Today, innovation and protection need to sit together – they can no longer be at odds. It may be a delicate balancing act, but it’s one that financial institutions will have to perform if they want to keep hold of their customers.
In response to this new demand, AI-powered automation can provide companies with a single view of the customer journey and potential fraud access points, meaning they can offer customers omnichannel banking without compromising the security or seamlessness of the experience.
PSD2: a tectonic shift towards a digital single market
Demand for omnichannel convenience is on the rise. Consumers want to be able to shop anywhere, anytime, regardless of their preferred means.
75% of consumers say it’s important or extremely important to be able to easily switch between channels when interacting with their bank.
One of the factors bringing about this shift is the Second Payments Services Directive (PSD2). This new European mandate dictates that banks and merchants must allow access to new payment providers, such as social media platforms and various new fintechs. This means that existing fraud detection systems will be under immense pressure to cope with the increased velocity of real-time payments and higher data throughput when more channels are in use.
Friction costs businesses their customers
Somehow, financial institutions need to be able to provide omnichannel without introducing friction, because customers won’t settle for anything less than a seamless experience. We’ve already seen this with card payments in recent times: according to Javelin, nearly 40% of cardholders abandon cards after false declines, and a quarter of those people move their cards to the back of their wallets. Transaction friction costs payment providers their customers.
More channels = more blind spots
Convenient for customers though it may be, omnichannel banking poses unique security challenges.
A Riskified study found that fraud prevention may be taking a backseat to a more customer-centric approach; companies are becoming too preoccupied with omnichannel user experience and mobile payment performance to focus on security issues.
But the threat of omnichannel is very real. The more channels there are, and the more siloed data there is to track, the more potential weak spots appear.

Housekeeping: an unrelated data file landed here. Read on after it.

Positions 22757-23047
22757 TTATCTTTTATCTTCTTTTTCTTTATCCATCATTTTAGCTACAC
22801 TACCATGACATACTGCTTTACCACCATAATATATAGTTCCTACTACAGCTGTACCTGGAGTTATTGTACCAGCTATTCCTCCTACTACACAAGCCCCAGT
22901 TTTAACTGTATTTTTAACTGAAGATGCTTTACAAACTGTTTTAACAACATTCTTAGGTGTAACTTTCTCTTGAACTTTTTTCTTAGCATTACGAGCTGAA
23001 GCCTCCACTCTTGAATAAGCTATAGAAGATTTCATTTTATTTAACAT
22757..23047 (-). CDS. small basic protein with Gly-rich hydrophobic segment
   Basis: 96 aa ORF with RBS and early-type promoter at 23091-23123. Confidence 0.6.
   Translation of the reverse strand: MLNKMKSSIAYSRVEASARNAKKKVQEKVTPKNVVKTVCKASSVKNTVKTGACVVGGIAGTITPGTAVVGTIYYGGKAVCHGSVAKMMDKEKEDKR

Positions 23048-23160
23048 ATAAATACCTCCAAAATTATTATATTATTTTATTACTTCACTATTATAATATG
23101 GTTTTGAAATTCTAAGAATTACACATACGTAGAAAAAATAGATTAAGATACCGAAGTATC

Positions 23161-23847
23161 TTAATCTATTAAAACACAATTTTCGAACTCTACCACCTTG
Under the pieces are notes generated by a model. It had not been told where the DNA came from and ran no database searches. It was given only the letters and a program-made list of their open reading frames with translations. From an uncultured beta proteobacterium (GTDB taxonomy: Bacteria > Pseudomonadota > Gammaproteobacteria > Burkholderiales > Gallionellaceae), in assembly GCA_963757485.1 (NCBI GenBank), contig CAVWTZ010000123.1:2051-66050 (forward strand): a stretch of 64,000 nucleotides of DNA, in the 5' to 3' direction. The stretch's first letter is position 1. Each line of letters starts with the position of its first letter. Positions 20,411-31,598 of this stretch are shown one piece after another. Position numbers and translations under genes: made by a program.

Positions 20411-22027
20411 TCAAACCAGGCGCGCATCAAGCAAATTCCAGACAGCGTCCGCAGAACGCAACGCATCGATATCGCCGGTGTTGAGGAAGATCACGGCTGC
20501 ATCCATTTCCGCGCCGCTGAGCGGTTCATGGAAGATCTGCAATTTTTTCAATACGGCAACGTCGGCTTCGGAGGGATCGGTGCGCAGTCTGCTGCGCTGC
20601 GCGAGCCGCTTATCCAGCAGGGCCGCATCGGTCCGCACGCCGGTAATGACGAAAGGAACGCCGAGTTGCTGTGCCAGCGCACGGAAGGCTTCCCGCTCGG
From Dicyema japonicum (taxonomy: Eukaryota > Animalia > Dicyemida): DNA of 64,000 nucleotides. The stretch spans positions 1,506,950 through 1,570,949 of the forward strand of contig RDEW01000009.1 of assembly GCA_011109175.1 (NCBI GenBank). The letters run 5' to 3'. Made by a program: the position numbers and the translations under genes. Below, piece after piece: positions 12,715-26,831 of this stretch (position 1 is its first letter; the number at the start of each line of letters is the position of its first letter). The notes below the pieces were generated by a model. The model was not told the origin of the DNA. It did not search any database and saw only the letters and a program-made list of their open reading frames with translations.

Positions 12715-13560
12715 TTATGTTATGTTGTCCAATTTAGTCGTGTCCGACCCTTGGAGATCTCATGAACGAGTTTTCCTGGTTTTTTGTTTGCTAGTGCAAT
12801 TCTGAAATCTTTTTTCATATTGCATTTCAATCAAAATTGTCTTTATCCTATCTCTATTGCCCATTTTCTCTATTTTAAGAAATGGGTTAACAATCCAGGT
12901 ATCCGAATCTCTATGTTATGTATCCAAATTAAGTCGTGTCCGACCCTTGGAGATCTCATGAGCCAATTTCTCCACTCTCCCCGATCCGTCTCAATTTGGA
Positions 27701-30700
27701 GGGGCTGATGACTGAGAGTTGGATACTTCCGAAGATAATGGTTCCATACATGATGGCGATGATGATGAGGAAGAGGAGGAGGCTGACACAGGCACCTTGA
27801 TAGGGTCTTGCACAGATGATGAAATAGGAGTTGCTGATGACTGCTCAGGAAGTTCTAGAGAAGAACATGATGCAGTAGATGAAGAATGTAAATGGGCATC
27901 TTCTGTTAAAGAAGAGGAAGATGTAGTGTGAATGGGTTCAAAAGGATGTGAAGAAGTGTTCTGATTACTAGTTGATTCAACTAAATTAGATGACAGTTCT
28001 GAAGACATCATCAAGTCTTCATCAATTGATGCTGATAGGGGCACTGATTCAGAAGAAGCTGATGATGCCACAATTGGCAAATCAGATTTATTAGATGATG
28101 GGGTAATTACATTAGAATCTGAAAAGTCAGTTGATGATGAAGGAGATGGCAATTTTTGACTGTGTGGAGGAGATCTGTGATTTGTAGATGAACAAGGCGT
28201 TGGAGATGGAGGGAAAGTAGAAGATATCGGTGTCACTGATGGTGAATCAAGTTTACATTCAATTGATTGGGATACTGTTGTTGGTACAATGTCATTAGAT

Unite organisational silos
One of the keys for banks to make sure their security systems keep up with omnichannel technology lies in uniting organisational silos that deal with the different stages of fraud. Risk identification, customer behaviours – they all need to work in unison, under the same framework. A disparate view of a fraud case often means that investigators and analysts have multiple views of customer risk. Some fraud risks may be missed by certain silos or separate systems, or it may take longer to review cases across different departments – potentially delaying legitimate customer journeys.
Multiple channels, single platform
To keep up with the rate and expanse of omnichannel payments, businesses will need to house their fraud processing under an automated decisioning platform that can seamlessly integrate with multiple interfaces and solutions.
The benefits of a single fraud decisioning platform are manifold. They can:
- provide a single view of the customer journey and potential fraud access points.
- take data and behaviours from a large array of locations to deliver a holistic approach to detection and investigation.
- be encoded with a company’s fraud expertise, meaning that the highest standard of fraud processing can be applied across various channels and large data sets to deal with multiple cases simultaneously.
Automating fraud processing across channels and with a bedrock of human expertise means that cases are more likely to be correctly spotted, less likely to be falsely flagged, and can be dealt with faster.
The end result: increased efficiency, less friction in transactions, and as a result, more customer loyalty.